Two years later

Two years on from the UK’s first national lockdown, Wednesday was a time to remember all those lost to the pandemic – and continue to reflect on lessons we need to learn from COVID-19.

It is also a time to thank fellow Bristolians for all they have done to heed public health advice and help keep one another safe during the pandemic. Together, we have doubtless saved the lives of many citizens of our city.

With remaining national restrictions continuing to lift, Bristol has one of the highest COVID-19 infection rates in the country. From getting the added protection offered by vaccines to choosing to wear masks in crowded spaces, we can all keep protecting each other.

To mark the anniversary, and share best practice from our city, I represented Bristol in a panel discussion with the International Public Policy Observatory: The pandemic two years on: what have we learned, and are we better-placed to deal with future crises?

We know that stemming the spread of the virus itself, has had impacts across society: from education to loneliness, mental health to domestic violence, unemployment to hunger. These impacts cluster around poverty and inequality. As I set out in my 2020 State of the City address, this means we have faced, and still face, a syndemic – not a pandemic.

And on Thursday I spoke at the Annual Public Health Conference, hosted by the Local Government Association and the Association of Directors of Public Health, focusing on the impact of climate change on the wider determinants of health. I shared more about the impact of climate change on public health, noting the increase in recent years of emerging diseases like COVID-19. Deforestation, global temperature rises, and habitat destruction have all contributed, and Stanford University research has found that the geographical spread of infectious diseases through mosquitos and other insects is likely.

There are important lessons to be learnt about the way we’ve all responded in the past two years. I hope the government’s inquiry is an honest assessment and looks widely and the unintended consequences of decisions. I share the concerns expressed in a letter to The Times newspaper signed by 50 experts including Russell Viner, former president of the Royal College of Paediatrics and Child Health, and Andrew James, president of the Royal College of Psychiatrists, has expressed concerns about the draft terms of reference for the government’s inquiry because they made no specific mention of children or young people except for a single reference to school attendance.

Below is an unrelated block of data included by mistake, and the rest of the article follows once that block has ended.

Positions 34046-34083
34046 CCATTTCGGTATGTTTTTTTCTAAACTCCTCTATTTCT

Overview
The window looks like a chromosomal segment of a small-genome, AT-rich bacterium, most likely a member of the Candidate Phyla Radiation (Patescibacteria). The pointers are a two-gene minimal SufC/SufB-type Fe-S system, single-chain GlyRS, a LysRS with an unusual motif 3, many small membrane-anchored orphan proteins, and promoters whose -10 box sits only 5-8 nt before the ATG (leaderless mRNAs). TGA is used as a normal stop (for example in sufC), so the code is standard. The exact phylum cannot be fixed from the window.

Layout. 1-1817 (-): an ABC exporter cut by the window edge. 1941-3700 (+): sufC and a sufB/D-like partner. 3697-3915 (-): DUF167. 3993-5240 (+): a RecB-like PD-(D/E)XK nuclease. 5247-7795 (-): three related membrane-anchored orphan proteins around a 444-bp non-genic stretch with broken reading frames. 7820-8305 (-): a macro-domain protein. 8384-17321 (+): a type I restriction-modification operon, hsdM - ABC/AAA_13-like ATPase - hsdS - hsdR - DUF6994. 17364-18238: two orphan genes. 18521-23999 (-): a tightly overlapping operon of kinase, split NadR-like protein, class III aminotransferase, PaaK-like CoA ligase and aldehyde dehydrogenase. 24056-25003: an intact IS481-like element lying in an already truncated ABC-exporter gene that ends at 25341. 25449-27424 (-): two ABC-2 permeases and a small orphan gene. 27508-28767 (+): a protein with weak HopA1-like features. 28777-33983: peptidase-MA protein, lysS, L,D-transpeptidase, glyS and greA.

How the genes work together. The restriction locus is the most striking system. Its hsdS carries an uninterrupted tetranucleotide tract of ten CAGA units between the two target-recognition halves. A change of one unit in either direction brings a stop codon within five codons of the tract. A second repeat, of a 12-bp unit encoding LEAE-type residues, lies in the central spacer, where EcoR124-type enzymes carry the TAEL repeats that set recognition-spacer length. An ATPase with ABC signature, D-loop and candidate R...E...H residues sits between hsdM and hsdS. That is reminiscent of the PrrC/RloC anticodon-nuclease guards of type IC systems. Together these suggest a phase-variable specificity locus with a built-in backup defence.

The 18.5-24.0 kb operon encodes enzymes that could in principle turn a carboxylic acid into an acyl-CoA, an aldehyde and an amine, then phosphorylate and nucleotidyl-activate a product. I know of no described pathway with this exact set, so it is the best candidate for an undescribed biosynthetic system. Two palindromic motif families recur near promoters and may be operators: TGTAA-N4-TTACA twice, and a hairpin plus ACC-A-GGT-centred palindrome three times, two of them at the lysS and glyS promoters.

More widely, lessons from the pandemic can also help us tackle the climate and ecological emergencies, but it will ultimately come down to finance. As the vaccine roll-out and initial support schemes, the national government can support people. We have already invested locally in insulation, to reduce energy bills, carbon emissions, and the ill health felt by those who have been forced to choose eating over heating. As a result, council homes are twice as likely to be in the top energy performance bands as the rest of the city’s homes, and we have committed £500 million more.

With a £10 billion bill to decarbonise Bristol and become a Net Zero city, and all the benefits that brings in terms of active travel, locally grown food, and much more, we need further investment from both national government and the private sector to make it happen.